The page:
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7-magnitude tremor also left hundreds more injured in the Turkish resort of Bodrum, just about 20 kilometres across the sea from Kos.

“Given the amount of people outside at the time, having only two victims is a miracle,” deputy Kos mayor David Yerasklis told Kathimerini daily.

The undersea quake struck at 1:31 am Friday (2231 GMT Thursday) between Kos and Bodrum.

At the time, tourists in both places were out enjoying the nightlife.

0:00 Kos earthquake: residents, tourists assess the damage Share Kos earthquake: residents, tourists assess the damage

On Kos, a wall collapsed on people in the yard of a nightclub, killing a 22-year-old Swede and a 39-year-old Turk.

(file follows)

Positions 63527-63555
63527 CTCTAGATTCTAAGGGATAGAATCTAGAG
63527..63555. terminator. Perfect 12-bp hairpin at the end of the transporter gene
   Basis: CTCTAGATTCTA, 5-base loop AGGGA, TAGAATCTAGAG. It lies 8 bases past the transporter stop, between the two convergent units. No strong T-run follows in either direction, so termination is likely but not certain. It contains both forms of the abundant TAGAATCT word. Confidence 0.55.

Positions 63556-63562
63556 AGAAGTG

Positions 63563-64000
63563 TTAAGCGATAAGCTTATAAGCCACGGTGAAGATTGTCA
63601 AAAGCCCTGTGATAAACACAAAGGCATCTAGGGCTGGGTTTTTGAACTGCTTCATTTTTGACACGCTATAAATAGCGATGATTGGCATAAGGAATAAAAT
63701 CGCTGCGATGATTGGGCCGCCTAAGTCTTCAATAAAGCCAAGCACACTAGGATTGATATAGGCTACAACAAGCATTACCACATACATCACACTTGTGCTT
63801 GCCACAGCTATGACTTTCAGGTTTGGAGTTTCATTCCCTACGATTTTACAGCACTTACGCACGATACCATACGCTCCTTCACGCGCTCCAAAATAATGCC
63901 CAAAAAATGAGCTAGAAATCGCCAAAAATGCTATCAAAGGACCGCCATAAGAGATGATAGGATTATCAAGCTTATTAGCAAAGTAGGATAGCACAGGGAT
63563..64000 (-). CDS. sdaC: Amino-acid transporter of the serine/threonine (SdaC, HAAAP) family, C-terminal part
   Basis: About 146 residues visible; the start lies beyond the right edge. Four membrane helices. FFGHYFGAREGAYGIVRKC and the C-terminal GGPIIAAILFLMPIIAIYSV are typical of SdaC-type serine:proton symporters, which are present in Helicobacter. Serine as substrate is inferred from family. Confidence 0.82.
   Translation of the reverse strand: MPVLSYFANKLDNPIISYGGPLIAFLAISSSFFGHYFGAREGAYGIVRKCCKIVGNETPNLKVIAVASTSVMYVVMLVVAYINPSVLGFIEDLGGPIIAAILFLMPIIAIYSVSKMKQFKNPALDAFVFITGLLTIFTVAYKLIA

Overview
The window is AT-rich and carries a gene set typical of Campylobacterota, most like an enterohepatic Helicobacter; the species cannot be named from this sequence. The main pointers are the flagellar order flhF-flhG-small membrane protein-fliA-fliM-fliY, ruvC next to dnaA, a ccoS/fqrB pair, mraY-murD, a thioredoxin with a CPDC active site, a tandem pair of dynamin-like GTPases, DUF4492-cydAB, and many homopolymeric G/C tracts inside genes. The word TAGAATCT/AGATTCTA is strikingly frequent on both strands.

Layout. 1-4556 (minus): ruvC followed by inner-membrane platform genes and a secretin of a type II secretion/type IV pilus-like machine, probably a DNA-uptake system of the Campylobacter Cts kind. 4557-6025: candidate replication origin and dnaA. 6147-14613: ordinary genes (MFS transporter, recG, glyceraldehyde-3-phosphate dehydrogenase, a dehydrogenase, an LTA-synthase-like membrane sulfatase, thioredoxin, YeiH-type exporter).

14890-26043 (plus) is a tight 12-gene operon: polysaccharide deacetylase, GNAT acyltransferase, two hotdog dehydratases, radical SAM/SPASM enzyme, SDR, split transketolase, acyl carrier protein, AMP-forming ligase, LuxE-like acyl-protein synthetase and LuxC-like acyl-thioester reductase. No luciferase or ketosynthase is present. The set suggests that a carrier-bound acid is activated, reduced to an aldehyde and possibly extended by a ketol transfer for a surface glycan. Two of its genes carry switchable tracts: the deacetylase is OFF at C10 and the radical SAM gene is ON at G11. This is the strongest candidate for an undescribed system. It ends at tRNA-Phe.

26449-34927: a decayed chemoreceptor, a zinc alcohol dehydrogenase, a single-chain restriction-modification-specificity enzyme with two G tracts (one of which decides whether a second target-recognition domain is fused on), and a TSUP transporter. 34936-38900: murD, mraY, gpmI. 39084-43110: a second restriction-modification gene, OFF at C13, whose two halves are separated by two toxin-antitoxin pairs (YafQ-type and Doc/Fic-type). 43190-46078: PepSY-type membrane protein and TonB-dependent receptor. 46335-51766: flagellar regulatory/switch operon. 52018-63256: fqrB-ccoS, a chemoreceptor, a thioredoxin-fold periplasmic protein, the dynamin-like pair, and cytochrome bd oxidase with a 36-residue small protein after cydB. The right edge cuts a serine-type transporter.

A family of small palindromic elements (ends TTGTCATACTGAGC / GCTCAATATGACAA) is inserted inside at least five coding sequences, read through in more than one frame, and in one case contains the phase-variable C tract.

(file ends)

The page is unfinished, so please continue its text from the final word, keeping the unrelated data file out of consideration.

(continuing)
Another 120 people were hurt, seven of them seriously, while some 360 people were injured in Bodrum — many after jumping out of windows. 

The badly injured on Kos were flown to hospitals in Athens and Crete, including two men from Sweden and Norway who are in critical condition.

The Swede lost his lower leg, and doctors are struggling to save his other leg. The Norwegian has serious head injuries.

Kos is one of Greece’s top travel destinations, and particularly popular with British and Scandinavian tourists.

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Government officials and expert divers on Saturday were inspecting the harbour, which was cracked asunder by the tremor and has been declared unsafe for use. 

But the rest of island’s infrastructure is mostly intact, they stress.

Ferries have been rerouted to the smaller port town of Kefalos in west Kos until repairs are made.